And before the B side, there's another dark region. Again, this represent the handles available, that's the leftover media for the video clip to the right of the cut. We've got shortcut buttons here to specify whether we want the effect to be centered or not on the cut, and of course we can type in here to specify duration, or even type in and specify the start for the transition. Just under these controls, which I think I are mostly really self-explanatory, we've got the option to specify a target drive.
And that's because anything that is a visual effect may or may not need to render, and rendering is the process of turning any visual effect into a new media file that looks like your original media combined with the effect. Once you render anything on the timeline in Media Composer, although it appears you're playing back the original media with an effect on it, that's not actually what's happening. What's actually happening is Media Composer is playing the render file.
Those render files are referred to in Media Composer as pre-computes, which is short for "previously computed." These are the files that are referred to as "preview files" in Premiere Pro, for example. The process of rendering takes time, and it takes storage space, and you'll probably want to avoid it, if you can, for those two reasons. For an effect like the quick transition, you almost certainly will not need to render. And that's why you'll find the outline, here, this is what happens when you press the Enter key, is around the Add button, and not around the Add and Render button.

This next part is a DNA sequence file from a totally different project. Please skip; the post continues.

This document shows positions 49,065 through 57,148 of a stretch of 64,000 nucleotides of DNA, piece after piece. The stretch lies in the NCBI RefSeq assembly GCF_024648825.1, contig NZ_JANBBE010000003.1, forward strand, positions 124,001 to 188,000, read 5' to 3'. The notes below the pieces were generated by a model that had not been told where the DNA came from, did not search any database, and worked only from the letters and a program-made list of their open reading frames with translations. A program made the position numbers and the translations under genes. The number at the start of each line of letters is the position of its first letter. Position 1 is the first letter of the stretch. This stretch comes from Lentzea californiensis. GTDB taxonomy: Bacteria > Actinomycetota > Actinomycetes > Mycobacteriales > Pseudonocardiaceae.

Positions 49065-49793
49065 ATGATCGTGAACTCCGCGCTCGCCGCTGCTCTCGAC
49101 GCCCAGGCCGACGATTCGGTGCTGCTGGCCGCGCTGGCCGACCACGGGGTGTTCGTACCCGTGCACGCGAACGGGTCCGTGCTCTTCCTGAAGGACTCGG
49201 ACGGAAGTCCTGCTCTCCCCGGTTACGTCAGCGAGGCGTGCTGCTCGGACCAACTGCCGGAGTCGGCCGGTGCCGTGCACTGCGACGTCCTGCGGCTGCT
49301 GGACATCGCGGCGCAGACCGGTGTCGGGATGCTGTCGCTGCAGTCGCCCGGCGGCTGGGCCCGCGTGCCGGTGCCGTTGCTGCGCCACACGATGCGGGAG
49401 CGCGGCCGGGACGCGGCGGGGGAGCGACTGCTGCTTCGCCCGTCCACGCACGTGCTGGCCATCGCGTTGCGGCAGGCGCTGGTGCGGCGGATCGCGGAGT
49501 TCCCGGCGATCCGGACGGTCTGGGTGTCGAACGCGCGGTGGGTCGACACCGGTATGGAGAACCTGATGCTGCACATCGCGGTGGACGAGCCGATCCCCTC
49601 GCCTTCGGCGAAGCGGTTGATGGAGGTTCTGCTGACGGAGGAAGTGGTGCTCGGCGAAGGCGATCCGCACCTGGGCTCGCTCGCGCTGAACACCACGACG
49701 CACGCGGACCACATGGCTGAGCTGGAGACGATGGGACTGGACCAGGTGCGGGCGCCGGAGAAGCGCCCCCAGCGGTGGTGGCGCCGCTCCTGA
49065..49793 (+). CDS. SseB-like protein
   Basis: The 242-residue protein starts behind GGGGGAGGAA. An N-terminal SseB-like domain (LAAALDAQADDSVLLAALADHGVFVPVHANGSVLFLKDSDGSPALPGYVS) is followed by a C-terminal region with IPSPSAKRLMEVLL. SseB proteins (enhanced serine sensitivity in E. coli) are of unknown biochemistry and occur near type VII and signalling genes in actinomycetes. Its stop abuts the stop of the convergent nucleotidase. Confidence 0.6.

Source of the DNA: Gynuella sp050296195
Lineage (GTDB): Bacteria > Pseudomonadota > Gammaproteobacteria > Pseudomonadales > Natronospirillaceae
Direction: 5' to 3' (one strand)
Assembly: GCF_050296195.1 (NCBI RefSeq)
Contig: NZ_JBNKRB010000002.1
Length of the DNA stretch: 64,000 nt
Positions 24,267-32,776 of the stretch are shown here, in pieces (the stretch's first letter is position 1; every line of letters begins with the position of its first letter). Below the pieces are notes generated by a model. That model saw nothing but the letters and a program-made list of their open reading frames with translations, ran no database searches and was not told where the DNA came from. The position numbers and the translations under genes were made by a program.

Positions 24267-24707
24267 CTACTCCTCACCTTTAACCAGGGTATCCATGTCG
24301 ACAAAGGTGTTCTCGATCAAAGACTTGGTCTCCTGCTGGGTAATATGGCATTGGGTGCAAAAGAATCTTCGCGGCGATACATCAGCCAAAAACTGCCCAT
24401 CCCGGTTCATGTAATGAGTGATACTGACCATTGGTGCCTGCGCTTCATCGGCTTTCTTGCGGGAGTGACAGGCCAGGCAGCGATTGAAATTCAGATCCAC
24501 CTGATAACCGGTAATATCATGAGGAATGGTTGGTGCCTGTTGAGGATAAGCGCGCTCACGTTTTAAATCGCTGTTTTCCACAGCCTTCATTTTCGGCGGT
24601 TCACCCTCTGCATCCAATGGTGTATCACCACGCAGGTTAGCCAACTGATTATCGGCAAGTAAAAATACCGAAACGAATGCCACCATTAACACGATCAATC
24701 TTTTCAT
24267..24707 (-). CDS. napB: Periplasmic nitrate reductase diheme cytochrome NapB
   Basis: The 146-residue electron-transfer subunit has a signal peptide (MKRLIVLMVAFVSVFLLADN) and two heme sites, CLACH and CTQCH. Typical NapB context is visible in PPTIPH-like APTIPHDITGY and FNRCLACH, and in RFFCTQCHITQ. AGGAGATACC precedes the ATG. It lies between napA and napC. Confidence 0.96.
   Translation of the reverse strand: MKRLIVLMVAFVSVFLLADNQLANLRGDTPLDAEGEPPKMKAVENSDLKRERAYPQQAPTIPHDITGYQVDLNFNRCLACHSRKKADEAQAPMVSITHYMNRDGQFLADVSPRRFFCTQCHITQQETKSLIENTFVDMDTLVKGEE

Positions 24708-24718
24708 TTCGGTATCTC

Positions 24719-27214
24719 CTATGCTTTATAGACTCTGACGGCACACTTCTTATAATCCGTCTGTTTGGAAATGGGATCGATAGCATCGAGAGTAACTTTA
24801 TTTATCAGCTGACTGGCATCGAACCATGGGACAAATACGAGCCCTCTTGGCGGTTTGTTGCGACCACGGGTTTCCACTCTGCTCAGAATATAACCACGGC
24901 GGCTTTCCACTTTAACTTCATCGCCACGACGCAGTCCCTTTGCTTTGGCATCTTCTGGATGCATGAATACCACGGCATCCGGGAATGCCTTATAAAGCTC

Still, if you were to render the effect, the new video clip would have to go somewhere, and that's why we've got a target drive menu. This particular machine I'm working on only has one drive that Media Composer can use, anyway, so I've only got one option in the menu. If I want to, I can use this diagram to drag out and change the duration of the transition. And now that I've done that, you can see that this representation of handles makes a little bit more sense.
Media Composer is actually showing me how much media I've got available for the overlap required to create the effect. Let's set this in the center for now. So I'm happy with these settings, and I'm going to click Add, and now, I've got a cross-dissolve applied between the first and second video clips in this sequence. The little green dot indicates that Media Composer expects this effect to play back without needing to render, and at the same time, it expects that it's probably not going to drop any frames.